BOSTON — Before batting practice, Sam Travis walked around the Fenway Park infield, carrying a bat. He took a knee in right field and stared toward home plate.

Taking it all in.

Travis had earlier worked out at first base with coach Brian Butterfield.

“He looked great,” Butterfield said. “Now let’s see if we can get his heartbeat down.”

Travis, 23, who finished the 2015 season with the Portland Sea Dogs, made his major league debut Wednesday night, playing first base for the Red Sox.

“This is a guy who’s got a nose to hit,” Manager John Farrell said. “He’s got some instincts. He’s got some bat speed. He’s got some strength in the bat.”

Boston needs more bats and maybe Travis will help.

On Wednesday, Travis went 2 for 4 while playing a solid first base.

“I don’t know if you could do a whole lot better,” Farrell said. “He made a couple of good plays defensively, and he looks most comfortable in a batters’ box, I’ll tell you that.”

In his first at-bat, Travis hit a grounder up the middle but Texas has a shortstop named Elvis Andrus. He’s got range. Travis was thrown out.

“That’s why he’s in the big leagues,” Travis said.

Leading off the fifth, Travis hit a bouncer off pitcher Martin Perez’s glove. It rolled toward Andrus, but this time Travis beat the throw for a single. As the ball was retrieved for Travis, the Fenway crowd gave an extended ovation and Rangers first baseman Mike Napoli offered congratulations.

“I was just up there, trying to get something going and get on base,” said Travis in his usual matter-of-fact way.

What about that heartbeat?

“I was a little nervous in the first inning,” he said. “After that I was good to go and able to focus on what I could control, and that’s to win the game.”

In the seventh inning, with the left-handed Perez at 111 pitches, the Rangers kept him in to face Travis. Surely they had a scouting report on Travis’ mashing against lefties (.414 in Pawtucket). Travis lined a 95 mph fastball to center field for a single. He eventually reached second and came home with a head-first slide, scoring on Josh Rutledge’s single to right.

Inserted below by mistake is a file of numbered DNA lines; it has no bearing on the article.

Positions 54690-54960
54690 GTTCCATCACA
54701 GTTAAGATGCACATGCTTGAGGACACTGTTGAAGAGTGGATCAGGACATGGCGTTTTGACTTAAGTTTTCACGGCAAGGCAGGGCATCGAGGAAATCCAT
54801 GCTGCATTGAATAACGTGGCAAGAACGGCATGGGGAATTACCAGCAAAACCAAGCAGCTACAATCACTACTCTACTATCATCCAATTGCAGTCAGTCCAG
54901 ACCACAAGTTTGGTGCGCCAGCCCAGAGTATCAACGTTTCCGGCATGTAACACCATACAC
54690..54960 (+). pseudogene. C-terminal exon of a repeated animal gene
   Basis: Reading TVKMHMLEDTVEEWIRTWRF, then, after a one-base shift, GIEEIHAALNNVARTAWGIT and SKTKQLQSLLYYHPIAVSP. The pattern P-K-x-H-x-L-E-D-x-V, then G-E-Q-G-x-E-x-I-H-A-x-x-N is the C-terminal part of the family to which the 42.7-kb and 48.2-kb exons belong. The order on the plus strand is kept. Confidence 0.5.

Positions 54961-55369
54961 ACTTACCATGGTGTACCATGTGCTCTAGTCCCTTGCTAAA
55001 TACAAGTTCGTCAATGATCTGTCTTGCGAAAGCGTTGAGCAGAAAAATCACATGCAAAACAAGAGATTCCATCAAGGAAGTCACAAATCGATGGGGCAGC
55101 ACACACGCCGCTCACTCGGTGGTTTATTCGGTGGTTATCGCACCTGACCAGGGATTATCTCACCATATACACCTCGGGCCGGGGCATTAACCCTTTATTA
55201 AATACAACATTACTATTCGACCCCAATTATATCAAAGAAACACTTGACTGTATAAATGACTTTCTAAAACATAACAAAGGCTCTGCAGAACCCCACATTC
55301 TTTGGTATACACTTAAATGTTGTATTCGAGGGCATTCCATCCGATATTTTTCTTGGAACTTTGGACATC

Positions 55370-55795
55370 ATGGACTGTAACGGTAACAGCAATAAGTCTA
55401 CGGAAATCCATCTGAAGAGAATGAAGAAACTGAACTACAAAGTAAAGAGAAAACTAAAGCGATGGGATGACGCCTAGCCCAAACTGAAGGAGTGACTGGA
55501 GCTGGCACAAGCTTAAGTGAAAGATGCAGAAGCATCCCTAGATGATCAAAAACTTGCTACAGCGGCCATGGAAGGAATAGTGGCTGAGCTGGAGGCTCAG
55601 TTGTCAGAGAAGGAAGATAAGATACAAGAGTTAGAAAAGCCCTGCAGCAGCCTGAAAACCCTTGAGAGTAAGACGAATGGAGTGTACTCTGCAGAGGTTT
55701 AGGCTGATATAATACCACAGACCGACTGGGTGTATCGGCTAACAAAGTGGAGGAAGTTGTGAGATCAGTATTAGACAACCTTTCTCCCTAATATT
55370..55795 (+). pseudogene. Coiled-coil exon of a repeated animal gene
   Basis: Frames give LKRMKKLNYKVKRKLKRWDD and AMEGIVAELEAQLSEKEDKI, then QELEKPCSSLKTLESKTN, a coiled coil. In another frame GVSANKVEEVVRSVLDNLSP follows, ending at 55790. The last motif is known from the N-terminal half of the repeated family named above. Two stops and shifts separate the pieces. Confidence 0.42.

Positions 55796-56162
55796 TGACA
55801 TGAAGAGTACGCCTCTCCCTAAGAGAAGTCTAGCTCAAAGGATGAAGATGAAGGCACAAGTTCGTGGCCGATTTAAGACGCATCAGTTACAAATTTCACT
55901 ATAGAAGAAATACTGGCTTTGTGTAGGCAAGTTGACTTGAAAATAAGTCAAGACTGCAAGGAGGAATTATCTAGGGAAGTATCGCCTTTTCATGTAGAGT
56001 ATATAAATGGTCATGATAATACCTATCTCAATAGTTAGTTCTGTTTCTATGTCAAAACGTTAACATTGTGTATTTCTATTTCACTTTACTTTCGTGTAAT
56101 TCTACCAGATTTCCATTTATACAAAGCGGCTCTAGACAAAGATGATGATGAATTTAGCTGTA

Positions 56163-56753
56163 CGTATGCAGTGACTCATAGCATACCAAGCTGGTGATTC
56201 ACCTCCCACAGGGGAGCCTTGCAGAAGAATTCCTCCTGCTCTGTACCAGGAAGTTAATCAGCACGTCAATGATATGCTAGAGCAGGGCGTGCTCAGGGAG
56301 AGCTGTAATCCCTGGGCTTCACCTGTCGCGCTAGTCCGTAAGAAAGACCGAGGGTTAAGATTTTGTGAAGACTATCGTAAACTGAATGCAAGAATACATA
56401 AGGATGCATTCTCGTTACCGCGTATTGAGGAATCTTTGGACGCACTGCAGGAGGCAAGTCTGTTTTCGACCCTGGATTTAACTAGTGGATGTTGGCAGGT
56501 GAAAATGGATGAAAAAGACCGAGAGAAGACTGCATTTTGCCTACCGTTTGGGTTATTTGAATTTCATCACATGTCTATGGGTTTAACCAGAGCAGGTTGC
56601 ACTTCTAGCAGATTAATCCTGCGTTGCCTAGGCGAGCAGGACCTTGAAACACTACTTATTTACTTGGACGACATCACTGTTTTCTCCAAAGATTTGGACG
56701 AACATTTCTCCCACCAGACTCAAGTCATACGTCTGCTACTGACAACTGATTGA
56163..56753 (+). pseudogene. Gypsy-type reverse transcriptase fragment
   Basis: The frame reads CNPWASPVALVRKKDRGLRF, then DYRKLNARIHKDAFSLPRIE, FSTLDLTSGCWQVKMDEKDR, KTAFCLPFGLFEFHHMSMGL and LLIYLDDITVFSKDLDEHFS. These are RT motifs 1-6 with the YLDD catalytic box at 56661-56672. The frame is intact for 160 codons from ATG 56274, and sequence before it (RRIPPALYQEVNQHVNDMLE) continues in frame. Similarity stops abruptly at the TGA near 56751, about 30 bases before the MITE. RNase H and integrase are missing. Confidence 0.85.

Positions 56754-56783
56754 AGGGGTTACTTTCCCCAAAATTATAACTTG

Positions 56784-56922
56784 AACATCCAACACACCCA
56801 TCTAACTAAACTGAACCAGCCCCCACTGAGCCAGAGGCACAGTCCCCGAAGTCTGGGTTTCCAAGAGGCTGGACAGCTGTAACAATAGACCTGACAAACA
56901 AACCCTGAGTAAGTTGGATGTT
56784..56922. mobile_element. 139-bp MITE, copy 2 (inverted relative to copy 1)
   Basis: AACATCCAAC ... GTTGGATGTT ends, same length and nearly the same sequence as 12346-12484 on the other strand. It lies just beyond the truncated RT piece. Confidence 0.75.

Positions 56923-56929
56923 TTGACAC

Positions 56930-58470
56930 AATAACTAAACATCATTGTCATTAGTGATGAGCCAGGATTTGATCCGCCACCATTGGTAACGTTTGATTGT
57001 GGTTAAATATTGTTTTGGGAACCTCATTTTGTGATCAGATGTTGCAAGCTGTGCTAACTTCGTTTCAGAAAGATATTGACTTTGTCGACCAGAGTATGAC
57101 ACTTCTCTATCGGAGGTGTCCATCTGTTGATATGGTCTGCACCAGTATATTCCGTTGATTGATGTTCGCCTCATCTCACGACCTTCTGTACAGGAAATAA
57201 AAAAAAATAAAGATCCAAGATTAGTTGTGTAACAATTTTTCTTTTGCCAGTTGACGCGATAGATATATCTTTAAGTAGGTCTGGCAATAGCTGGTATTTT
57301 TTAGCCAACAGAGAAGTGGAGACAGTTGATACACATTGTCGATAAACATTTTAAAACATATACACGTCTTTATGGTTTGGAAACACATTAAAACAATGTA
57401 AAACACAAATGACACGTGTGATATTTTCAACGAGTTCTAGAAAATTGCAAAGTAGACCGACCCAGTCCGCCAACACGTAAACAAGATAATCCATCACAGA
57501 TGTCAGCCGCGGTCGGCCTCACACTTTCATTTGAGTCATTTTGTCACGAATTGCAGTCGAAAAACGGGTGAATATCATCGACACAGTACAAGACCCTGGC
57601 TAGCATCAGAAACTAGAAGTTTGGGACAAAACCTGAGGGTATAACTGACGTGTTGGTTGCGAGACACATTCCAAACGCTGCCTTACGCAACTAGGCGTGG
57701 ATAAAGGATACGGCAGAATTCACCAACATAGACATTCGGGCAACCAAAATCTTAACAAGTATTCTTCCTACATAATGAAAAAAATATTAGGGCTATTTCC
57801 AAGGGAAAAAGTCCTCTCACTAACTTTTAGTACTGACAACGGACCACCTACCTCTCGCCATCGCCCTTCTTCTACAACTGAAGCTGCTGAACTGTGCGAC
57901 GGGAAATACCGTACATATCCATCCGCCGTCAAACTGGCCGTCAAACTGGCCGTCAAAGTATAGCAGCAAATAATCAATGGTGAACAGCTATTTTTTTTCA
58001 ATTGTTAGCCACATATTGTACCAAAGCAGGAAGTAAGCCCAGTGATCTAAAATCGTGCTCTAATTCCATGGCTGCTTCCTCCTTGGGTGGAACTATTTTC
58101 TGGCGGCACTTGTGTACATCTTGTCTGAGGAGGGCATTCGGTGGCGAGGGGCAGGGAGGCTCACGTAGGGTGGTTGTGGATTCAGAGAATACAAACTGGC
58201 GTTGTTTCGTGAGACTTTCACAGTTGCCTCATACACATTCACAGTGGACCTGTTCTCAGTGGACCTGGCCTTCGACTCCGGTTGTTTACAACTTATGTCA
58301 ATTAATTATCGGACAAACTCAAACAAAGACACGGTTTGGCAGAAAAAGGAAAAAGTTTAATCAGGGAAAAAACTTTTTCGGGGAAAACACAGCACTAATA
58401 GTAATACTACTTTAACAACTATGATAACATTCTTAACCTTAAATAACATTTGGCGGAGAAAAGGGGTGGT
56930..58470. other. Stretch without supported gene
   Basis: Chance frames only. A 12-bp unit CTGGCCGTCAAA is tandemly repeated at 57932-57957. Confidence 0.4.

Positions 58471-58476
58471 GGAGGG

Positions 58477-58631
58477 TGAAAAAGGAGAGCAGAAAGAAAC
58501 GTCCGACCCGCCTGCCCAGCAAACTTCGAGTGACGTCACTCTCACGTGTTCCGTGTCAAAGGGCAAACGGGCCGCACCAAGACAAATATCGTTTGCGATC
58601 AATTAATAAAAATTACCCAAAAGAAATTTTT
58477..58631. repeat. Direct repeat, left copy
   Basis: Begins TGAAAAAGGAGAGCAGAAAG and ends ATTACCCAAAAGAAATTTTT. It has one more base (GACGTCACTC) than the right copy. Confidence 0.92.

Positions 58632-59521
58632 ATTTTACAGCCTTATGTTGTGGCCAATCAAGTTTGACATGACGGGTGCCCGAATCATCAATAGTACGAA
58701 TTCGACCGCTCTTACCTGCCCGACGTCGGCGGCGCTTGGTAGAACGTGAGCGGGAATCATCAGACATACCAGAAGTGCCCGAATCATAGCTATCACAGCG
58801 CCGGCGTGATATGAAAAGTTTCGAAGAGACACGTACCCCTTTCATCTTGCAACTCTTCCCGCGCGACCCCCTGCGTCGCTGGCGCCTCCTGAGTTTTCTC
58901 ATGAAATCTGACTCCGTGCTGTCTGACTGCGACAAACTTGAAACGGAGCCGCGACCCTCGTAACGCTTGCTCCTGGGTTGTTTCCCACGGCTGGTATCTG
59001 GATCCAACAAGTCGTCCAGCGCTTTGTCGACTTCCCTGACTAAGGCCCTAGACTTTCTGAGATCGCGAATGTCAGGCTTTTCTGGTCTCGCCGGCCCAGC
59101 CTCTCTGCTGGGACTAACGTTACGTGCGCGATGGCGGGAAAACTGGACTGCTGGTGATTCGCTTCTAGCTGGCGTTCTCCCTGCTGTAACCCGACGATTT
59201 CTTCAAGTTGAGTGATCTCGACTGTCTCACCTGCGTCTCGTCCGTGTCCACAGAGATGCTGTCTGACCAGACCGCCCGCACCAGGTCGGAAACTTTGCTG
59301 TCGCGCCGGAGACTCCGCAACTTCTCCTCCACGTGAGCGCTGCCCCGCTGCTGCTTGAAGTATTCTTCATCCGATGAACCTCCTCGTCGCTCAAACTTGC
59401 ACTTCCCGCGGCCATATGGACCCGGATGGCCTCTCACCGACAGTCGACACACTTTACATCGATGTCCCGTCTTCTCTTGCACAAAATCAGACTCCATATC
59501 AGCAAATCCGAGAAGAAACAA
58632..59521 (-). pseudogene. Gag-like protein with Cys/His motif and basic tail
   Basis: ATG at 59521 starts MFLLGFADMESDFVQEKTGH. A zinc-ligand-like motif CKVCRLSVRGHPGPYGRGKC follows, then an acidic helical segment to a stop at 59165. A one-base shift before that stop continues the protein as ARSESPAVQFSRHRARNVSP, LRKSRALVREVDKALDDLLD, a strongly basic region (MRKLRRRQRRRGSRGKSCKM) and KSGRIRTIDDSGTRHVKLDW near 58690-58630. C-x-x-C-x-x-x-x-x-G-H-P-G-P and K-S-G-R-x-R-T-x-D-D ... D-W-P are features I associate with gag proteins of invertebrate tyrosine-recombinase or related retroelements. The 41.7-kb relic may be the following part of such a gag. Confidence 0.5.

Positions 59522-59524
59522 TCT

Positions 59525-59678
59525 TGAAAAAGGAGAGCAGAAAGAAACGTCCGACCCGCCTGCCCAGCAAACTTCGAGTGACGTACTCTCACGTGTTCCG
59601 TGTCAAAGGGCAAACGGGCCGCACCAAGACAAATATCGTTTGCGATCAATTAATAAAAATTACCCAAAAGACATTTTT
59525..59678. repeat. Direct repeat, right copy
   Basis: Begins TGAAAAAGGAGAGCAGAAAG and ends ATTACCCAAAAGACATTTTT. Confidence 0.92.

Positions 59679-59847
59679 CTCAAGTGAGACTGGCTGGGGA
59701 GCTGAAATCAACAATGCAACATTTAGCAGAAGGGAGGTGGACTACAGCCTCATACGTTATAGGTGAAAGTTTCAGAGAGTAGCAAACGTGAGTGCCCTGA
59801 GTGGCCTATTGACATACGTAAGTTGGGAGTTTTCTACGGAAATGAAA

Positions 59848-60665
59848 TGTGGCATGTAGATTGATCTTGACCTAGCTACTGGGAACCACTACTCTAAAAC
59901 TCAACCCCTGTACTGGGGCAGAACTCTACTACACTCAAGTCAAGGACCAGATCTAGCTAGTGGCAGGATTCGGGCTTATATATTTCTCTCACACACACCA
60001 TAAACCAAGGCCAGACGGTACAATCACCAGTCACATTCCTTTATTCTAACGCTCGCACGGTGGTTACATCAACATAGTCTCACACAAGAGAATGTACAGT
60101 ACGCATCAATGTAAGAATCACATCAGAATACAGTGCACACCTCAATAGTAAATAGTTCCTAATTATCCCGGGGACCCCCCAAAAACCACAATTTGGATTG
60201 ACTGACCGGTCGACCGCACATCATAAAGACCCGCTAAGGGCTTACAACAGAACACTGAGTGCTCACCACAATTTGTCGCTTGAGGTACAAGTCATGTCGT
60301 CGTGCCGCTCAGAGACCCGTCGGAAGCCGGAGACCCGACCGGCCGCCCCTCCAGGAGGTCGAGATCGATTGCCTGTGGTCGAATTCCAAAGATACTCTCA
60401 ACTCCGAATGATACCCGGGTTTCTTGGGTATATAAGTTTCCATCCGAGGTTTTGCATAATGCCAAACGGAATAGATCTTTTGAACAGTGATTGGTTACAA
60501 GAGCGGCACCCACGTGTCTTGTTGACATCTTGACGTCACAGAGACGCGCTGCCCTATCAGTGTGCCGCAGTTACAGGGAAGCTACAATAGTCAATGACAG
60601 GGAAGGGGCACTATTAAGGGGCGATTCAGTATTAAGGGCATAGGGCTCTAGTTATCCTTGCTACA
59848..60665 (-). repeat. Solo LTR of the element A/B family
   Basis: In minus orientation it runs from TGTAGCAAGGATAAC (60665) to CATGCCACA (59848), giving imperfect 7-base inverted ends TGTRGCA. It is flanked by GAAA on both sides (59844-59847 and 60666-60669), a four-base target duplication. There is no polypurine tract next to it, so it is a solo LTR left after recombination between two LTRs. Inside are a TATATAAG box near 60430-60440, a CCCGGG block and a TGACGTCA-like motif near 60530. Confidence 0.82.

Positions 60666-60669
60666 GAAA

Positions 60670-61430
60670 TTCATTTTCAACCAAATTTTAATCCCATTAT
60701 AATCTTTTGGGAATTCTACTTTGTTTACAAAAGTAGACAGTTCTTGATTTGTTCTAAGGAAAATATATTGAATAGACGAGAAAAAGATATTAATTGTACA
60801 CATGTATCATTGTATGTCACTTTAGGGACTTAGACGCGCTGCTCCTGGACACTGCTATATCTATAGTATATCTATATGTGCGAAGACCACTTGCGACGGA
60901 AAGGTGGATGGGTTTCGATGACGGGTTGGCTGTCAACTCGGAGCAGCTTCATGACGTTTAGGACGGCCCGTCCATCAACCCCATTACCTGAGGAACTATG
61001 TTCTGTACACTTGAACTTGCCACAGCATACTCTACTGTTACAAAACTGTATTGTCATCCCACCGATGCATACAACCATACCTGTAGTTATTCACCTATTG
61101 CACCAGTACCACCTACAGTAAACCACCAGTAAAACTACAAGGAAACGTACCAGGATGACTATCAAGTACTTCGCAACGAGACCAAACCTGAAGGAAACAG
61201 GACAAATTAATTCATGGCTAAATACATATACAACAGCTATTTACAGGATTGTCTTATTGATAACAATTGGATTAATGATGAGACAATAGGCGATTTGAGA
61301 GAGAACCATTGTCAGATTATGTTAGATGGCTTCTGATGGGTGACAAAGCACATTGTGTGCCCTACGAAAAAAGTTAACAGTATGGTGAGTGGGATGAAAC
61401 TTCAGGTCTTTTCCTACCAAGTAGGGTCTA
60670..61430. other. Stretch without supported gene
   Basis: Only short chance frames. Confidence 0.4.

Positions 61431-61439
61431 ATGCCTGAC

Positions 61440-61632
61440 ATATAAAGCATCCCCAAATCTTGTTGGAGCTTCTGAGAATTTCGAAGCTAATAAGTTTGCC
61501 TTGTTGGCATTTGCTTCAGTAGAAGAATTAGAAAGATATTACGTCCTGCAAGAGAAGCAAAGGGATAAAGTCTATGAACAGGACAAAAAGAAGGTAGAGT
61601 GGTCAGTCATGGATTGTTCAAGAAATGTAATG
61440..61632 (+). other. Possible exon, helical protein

“Just trying to get the team going,” he said.

He batted again in the seventh and struck out, leaving the game when Mitch Moreland, who pinch-hit for Sandy Leon in the seventh, moved to first.

Travis’ parents and sister, who were at Fenway, got the word of the call-up right after he did, when Pawtucket Manager Kevin Boles called Monday night.

Fenway is a little different than McCoy Stadium.

“There’s not an atmosphere like this. It’s amazing,” Travis said.

It’s been a quick, bumpy journey for Travis, who was Boston’s minor league offensive player of the year in 2015. He came to Fenway in September of that year to accept the award.

“When I’m on this field, it makes it all worth it,” Travis said at the time. “I hope to be here soon.”

Now, after an abbreviated 2016 because of a torn ACL in his left knee, Travis was walking around Fenway.

“It’s good to be here and actually be in uniform and be able to compete with these guys,” Travis said.

And Travis does compete. He has that Pedroia-like drive that Farrell noticed the last two spring trainings.

“What we take away from spring training is that he’s a hard-nosed player, aggressive,” Farrell said. “You like the presence he gives when he’s on a baseball field.”

Maybe that presence will help kick-start an offense that’s needed a kick. Travis also provides depth – Moreland can pinch-hit in a key spot.

“Anything to help the team,” Travis said.

He always says that.

“It’s great to see him to step in the first day and contribute like he did,” Farrell said.

Kevin Thomas can be reached at 791-6411 or:

[email protected]

Twitter: @ClearTheBases

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